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Youth Studies Australia vol.13 no.4
December 1994

What would the neighbours say? Social values in Ramsay Street
by Susan M. Howard

Youth Studies Australia, v.13 n.4 pp.13-19

Labelling a program as a 'soap' has a definite negative weighting, especially when coming from 'high culture' types. But is it fair? This analysis of the thematic content of 'Neighbours' sets out to find whether the social messages conveyed by this long-running soap are indeed undesirable. The answer is a qualified no.

Life at school used to be good: Victimisation and health concerns of secondary school students
by Phillip T Slee

Youth Studies Australia, v.13 n.4 pp.20-23

Bullying is a serious and on-going problem in most Australian schools and appears to be at its worst in the first two years of high school. The research reported here shows the significant relationship between poorer health and higher levels of peer vicitimisation.

Young people and the environment: A comparative analysis of young environmentalists and decision-makers in Australia and Canada
by E. Wilma van der Veen

Youth Studies Australia, v.13 n.4 pp.24-29

This study looks at the connection between individuals and the greater establishment - whether an individual can influence decisions made by others. The study includes an interesting 'typology' of young environmentalists.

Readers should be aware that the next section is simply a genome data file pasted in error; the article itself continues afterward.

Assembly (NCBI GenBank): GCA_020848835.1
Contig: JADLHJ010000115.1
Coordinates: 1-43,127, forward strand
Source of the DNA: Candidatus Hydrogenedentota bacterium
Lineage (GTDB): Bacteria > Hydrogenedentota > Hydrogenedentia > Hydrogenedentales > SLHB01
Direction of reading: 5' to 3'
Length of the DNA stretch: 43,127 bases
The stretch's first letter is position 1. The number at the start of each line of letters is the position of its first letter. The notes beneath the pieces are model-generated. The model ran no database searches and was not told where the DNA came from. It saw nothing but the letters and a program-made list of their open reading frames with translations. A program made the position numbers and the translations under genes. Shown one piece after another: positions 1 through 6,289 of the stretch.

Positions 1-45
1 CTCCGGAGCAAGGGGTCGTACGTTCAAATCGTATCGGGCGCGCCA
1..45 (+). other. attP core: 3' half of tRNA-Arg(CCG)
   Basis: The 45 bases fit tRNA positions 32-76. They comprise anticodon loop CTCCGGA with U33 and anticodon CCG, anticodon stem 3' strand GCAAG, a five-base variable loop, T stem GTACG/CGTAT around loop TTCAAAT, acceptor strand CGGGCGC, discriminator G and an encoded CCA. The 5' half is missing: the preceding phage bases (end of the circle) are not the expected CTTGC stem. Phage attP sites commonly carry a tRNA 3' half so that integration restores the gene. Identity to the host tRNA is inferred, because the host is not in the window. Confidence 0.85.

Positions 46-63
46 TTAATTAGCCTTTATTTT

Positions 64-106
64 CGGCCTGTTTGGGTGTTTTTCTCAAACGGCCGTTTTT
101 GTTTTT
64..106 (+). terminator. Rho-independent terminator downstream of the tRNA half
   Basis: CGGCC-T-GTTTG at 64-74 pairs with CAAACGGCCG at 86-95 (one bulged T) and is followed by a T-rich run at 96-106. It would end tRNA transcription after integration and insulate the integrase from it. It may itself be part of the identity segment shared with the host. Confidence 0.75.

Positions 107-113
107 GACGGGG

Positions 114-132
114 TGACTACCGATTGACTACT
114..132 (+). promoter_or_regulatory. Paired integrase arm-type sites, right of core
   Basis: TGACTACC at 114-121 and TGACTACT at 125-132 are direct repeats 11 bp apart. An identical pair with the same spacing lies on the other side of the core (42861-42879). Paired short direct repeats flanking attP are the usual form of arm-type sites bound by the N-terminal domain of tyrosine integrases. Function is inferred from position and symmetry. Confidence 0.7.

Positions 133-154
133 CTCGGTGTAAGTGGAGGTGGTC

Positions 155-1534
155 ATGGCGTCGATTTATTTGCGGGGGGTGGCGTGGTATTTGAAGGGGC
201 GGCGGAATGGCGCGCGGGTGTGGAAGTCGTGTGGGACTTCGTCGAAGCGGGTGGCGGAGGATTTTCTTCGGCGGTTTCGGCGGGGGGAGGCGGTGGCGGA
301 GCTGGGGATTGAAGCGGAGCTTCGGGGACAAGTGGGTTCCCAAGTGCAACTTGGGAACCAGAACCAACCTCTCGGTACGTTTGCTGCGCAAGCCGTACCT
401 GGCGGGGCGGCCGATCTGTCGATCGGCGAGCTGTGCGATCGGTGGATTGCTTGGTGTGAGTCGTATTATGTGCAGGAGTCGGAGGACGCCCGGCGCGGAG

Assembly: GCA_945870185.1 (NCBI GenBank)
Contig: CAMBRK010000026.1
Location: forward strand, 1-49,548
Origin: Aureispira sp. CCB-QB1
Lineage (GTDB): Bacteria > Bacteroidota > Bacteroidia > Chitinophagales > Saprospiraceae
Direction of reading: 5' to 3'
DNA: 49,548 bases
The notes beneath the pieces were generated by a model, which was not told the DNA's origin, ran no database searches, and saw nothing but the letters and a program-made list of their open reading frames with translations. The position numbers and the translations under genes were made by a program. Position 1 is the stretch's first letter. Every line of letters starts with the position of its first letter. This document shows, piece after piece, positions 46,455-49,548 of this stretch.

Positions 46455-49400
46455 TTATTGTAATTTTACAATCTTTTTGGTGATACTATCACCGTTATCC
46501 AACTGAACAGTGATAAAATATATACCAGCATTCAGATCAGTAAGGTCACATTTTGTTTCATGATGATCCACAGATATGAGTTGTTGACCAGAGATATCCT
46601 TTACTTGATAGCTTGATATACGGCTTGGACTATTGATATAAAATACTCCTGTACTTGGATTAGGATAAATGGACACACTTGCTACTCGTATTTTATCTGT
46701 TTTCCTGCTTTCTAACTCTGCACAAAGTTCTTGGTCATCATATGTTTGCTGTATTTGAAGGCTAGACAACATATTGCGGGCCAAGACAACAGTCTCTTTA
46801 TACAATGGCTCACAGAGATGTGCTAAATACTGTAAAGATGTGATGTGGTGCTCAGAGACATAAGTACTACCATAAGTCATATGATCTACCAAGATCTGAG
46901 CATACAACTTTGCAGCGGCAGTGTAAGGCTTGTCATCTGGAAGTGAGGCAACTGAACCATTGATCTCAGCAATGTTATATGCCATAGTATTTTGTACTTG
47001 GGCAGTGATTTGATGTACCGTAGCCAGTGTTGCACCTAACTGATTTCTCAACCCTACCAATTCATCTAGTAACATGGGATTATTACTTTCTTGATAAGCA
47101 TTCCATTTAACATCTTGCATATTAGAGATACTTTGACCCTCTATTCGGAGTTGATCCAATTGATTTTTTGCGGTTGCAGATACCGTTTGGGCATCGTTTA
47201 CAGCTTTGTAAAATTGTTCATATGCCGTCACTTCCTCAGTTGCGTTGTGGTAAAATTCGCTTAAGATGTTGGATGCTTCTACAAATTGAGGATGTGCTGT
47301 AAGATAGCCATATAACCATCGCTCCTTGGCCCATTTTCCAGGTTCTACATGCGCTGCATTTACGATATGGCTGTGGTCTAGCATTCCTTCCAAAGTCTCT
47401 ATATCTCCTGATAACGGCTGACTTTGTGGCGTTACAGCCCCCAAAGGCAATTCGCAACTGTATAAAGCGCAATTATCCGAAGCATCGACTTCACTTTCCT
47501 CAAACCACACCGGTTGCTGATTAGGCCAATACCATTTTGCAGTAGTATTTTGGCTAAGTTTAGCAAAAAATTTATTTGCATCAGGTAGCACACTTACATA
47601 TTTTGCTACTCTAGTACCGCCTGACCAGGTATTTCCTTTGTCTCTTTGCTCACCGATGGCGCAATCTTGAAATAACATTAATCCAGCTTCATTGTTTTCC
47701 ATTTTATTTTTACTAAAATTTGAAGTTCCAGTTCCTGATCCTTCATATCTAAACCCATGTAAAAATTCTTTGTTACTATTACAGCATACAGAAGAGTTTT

Models of youth work intervention
by Trudi Cooper and Rob White

Youth Studies Australia, v.13 n.4 pp.30-35

There are many different approaches to the practice called 'youth work'. Based on their own experience, these authors present their interpretation of these approaches and the substantially different contexts for the achievement of particular goals and objectives in the youth work field.

Pathways or Yellow Brick Road: Student perceptions of the relation between school and work
by Malcolm Vick

Youth Studies Australia, v.13 n.4 pp.36-39

How do young people see the relationship between school and work? This study based on interviews in a provincial city finds that although the students believe their school education to be crucial to their 'future', which they equate with 'work', it is difficult to identify any clear basis for this belief or any real knowledge school is giving them of the world of work.

Communication needs of adolescent offenders
by Jeff Bailey and Kath Ellerman

Youth Studies Australia, v.13 n.4 pp.40-44

Adolescents in detention are often typified as having low levels of literacy, communication and social skills. This paper reports on a needs analysis of communication with young male adolescents in detention and older previous offenders on probation.

STD education for female TAFE students: Needs and future directions
by Carole Forrester

Youth Studies Australia, v.13 n.4 pp.45-51

This survey of Queensland female TAFE students found that knowledge levels were high, suggesting that future safe sex educational programs must be directed away from content and towards the skills necessary in using and applying such information.